Cohen and Dorr find Electronic Health Records systems are not doing all they can

Deb Cohen, Ph.D.

Since 2008, adoption of office-based EHR systems has more than doubled

Federal value-based payment programs require providers to use clinical quality measures generated by their EHRs to conduct quality improvement activities.

Little has been known about how well EHRs meet these expectations. Deborah Cohen, Ph.D., David Dorr, M.D., M.S., coauthored findings of research conducted to assess the benefits of EHR use in quality improvement work. The paper, “Primary Care Practices’ Abilities and Challenges in Using Health Record Data for Quality Improvement,” was published in the April 2018 issue of Health Affairs.

David Dorr, M.D., M.S.
Co-author David Dorr, M.D., M.S.,  was recently named chief research information officer at OHSU.

EHRs not meeting goals to improve quality of care

The Agency for Healthcare Research and Quality, through the EvidenceNOW program, is focusing on providing primary care practices with practice supports and quality improvement strategies. Cohen and Dorr are collaborators in ESCALATES, the evaluation team studying which supports and strategies are most effective.

Cohen, professor in the Department of Family Medicine, and Dorr, professor of medical informatics and clinical epidemiology, both in the School of Medicine, found EHRs and the reports they produce do not necessarily support quality improvement initiatives. Instead, practices reported significant challenges in pulling adequate data and struggles with functionality. They found that most vendors were unwilling to improve the EHR configuration beyond meeting federal requirements.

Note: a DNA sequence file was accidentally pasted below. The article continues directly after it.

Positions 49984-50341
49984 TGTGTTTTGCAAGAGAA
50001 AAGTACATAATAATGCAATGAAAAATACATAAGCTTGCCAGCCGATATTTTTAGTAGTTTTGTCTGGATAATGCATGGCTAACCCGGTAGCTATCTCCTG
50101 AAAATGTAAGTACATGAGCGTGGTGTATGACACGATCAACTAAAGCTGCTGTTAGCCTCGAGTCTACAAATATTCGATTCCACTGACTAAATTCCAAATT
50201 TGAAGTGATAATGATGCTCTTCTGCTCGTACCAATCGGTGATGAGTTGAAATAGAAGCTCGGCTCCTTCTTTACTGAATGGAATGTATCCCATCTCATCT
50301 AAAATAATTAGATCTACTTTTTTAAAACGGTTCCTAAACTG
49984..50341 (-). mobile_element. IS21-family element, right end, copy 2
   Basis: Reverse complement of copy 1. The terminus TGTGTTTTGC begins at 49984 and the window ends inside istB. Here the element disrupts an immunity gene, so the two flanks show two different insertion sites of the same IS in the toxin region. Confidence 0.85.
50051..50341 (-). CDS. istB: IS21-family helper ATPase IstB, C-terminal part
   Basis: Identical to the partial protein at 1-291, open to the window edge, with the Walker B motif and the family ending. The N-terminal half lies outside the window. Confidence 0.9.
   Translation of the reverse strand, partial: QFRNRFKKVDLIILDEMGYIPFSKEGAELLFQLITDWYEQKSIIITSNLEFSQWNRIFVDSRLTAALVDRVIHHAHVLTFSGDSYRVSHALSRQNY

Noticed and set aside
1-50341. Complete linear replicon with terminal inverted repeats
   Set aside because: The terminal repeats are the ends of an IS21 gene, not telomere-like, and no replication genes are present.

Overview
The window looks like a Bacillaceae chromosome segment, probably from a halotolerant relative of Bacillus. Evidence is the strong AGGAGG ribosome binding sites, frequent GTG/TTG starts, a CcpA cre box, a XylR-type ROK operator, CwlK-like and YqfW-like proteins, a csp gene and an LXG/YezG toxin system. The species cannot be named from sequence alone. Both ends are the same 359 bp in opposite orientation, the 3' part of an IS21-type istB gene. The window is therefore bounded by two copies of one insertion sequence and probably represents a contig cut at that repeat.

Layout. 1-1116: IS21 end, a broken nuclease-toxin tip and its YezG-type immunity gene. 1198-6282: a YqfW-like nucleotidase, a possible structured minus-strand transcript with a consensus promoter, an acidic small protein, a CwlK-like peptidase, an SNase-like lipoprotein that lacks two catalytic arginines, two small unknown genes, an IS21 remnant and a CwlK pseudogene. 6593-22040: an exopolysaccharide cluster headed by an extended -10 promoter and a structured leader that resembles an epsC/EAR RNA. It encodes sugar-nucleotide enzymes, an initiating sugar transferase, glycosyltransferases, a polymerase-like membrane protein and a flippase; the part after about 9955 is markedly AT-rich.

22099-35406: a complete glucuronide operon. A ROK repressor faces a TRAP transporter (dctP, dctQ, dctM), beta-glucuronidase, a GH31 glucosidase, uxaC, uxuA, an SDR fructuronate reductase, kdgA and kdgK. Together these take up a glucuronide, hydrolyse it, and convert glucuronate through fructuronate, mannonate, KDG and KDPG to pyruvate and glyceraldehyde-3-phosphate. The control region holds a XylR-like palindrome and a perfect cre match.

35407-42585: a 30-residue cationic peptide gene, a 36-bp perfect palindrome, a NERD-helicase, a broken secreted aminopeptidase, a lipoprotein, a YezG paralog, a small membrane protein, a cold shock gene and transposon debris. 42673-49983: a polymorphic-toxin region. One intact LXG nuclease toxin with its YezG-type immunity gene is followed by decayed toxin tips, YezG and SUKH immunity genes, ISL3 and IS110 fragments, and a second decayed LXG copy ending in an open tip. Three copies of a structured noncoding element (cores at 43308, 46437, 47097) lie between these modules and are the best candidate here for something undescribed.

Policy recommendations

The authors, which include Kyle Knierim, M.D., from the University of Colorado School of Medicine, and other collaborators from the ESCALATES evaluation team, concluded that policy makers should consider empowering the Centers for Medicare and Medicaid Services and the Office of the National Coordinator for Health IT to expand their standards and requirements for, and monitoring of, EHR vendors. With this extra effort, EHRs and the reporting functionality these systems could better meet data needs for quality improvement, and better align with federal quality payment programs.

This research was supported by the Agency for Healthcare Research and Quality (R01HS023940-01).